Robin Rice Essays
Jeff Sarmiento addresses universal issues through the quirky specificity of his autobiographical subject matter. At the Creative Glass Center of America, the winter, 2002 fellow focused on extending a diverse body of work which deals with his personal history as a Filipino born in the US and raised in the Chicago suburbs. At CGCA, he acknowledged his current location in a historic glass-making region by using cast iron molds and supplies from the old factory near Wheaton Village to make a series of vessels similar to those illustrated in the 1880 Whitall, Tatum and Co. catalogue in the Museum of American Glass.
However, Sarmiento is most occupied with his future. He plans to move to Denmark almost immediately following his residency and is studying Danish intensively. By chance, Sarmiento met his Danish girlfriend through an earlier CGCA fellow, Danish installation artist Maria Sparre-Peterson, with whom he has collaborated in the past and with whom he may eventually share a glass studio in Denmark.
This very contemporary conjunction of Filipino roots, American history, and Danish language and customs produced a heady--intellectually and emotionally--cultural brew and the sense of being a cosmopolitan voyager happily partaking of much but perhaps not truly embedded in any one environment. A recent trip to Denmark gave Sarmiento his first experience of being "in a truly foreign culture." His earlier work as a graduate student at the Rhode Island School of Design was drawn from his parents' experiences as immigrants. Now he says, "I enjoy Denmark. I 'orientalized' it in a way," he admits, referring to Edward Said's critique of European cliches about Asian culture. "I found it exotic in every way from food to language." He is silk-screening the Danish word orientalsk (orientalism) on glass pieces cast from old factory molds.
Sarmiento is enthusiastic about Danish glass tradition which links all worlds of design. While the American studio movement is only 30 years old, Sarmiento says Danish design is more far-reaching and the glass tradition is older. Unika, a Danish word meaning craft-based art, has no real parallel in the US he believes. He has adopted this understanding of object-making which is simultaneously functional and artful. "I've made the decision to approach with small issues piece by piece. It's what's of the moment."
Danish books occupy a prominent position in his studio. He's amused by children's stories and an old bilingual tourist publications which claims, "Women are naturally the country's most prominent attraction."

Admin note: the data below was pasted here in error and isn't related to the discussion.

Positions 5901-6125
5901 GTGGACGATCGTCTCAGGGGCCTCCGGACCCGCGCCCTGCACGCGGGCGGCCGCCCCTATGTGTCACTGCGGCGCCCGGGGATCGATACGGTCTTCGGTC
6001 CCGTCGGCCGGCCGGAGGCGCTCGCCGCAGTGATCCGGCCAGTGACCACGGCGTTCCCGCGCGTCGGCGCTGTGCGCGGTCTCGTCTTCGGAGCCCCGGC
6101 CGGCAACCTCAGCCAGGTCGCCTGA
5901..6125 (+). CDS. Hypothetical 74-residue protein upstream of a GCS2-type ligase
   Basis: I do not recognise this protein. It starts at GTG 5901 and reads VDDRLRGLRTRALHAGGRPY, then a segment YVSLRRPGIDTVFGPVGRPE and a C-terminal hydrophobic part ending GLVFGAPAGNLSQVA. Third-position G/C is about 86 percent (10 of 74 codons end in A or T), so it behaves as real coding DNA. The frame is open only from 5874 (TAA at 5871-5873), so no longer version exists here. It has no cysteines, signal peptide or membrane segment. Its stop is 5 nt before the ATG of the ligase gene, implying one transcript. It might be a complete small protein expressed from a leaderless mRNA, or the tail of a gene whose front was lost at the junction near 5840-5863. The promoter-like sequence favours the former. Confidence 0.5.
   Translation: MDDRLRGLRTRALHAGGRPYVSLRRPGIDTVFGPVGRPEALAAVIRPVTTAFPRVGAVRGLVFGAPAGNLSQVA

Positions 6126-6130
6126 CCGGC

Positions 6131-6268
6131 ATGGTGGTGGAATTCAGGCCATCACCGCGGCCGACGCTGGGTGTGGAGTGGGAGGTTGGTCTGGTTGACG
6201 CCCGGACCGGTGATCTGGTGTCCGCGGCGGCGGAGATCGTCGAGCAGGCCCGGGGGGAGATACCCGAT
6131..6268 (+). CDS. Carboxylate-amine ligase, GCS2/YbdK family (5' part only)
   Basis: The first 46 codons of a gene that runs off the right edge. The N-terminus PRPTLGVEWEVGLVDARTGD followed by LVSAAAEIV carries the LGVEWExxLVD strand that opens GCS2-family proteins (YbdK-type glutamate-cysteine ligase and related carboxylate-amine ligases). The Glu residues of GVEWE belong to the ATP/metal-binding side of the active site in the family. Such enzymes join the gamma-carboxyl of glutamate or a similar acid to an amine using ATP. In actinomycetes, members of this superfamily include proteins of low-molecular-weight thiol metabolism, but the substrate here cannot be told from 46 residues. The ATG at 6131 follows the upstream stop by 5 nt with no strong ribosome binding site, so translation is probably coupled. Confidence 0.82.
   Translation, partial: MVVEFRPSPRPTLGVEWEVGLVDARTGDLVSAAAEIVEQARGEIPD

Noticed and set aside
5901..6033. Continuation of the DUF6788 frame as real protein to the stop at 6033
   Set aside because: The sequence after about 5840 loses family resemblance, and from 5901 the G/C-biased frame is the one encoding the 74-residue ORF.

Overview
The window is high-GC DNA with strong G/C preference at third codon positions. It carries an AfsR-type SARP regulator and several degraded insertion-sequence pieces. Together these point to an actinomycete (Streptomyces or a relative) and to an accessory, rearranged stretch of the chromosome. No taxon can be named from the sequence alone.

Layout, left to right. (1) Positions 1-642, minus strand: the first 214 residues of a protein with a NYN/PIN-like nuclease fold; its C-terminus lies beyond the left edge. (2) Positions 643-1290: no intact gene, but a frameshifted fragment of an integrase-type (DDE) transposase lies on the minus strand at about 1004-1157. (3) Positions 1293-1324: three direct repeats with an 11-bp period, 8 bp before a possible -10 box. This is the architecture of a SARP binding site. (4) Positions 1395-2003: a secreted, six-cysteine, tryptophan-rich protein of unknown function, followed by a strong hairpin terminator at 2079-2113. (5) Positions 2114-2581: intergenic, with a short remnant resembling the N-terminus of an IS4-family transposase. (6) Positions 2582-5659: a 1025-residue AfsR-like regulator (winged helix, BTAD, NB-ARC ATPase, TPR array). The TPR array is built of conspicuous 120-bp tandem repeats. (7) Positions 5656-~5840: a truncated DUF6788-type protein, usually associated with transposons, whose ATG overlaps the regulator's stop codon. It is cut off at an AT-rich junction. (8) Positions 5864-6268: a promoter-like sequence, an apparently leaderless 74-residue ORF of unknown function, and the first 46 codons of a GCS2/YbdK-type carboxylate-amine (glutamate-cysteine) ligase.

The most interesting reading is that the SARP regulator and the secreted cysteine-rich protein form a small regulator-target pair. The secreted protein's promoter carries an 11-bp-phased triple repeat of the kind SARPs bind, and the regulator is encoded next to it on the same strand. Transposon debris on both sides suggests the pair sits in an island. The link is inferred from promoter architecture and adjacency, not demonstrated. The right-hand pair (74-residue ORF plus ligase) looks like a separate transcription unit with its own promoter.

Preparing for his move to Denmark, Sarmiento using his study of Danish as a central theme in his work at CGCA. In general he approaches his practice with the idea that language of one sort or another underlies all artful expression. "The most foreign thing about Danish is mouth position," he explains, displaying instructional photographs in language manuals. Entertained by observing the reflections of his mouth as he imitates the photographs while pronouncing "strange diphthongs and glottal stops," he is making a series of direct casts of his lips and tongue.
These life size images become rather mysterious when placed at the peak of small paper weight-size mounds. The flat base will be etched or engraved with a Eurail map and lit from below. The layering of photographic imagery is characteristic of Natives, an earlier work juxtaposing pictures of a Filipino American family and "colorful" semi-clad Filipino men in the Philippines. "Who are the natives?" the work seems to ask.
In his more recent work, Sarmiento hopes to use lenses opening to words and casts of his own tongue to "bridge the gap between vessel-making and language learning." Although almost every object he makes is a vessel, not one has a functional purpose. Sarmiento will screen the word Undenlandsk (foreign) on one of a series of 16 large tubes which he is casting from historic molds. An entire series of white vessels has to do with a "grammar lesson." Phrases like Sdan siger man de p dansk (This is how one says in Danish) are written in black on the white surfaces He's considering calling it Blaeksrutte or inkwell which is also the word for octopus or squid in Danish. Perhaps because of his interest in printed and written language, Sarmiento prefers to work in white glass or clear glass with white.
"I'm anti-macho," Sarmiento reveals. "I don't like macho glass" Nevertheless, he takes care that each work is produced with optimum skill. At CGCA, he located facilites for silk-screening photographs onto glass "In glass you have to be very good in the time it takes to make the piece with your timing and your hands and the heat."
By adding a demanding yet playful cultural component to his craft accomplishment, Sarmiento engages his intellectual skills as completely as his physical craft skills and presents the viewer with a dense, elegantly wrought puzzle.
Last modified 03:33 PM 03/04/2008